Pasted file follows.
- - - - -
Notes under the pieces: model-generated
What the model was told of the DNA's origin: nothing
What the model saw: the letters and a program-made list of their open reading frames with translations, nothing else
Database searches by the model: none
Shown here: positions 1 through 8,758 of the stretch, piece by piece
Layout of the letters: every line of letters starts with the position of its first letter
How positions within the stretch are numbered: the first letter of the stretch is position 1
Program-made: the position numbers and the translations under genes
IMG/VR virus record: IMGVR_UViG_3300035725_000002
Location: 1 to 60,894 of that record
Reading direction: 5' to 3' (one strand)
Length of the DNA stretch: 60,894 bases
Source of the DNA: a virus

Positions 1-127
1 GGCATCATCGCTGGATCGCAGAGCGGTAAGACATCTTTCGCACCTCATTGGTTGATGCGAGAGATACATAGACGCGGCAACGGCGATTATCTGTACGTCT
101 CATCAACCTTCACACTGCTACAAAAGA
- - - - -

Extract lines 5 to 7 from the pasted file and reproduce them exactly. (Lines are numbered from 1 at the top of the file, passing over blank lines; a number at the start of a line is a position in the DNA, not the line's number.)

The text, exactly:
Shown here: positions 1 through 8,758 of the stretch, piece by piece
Layout of the letters: every line of letters starts with the position of its first letter
How positions within the stretch are numbered: the first letter of the stretch is position 1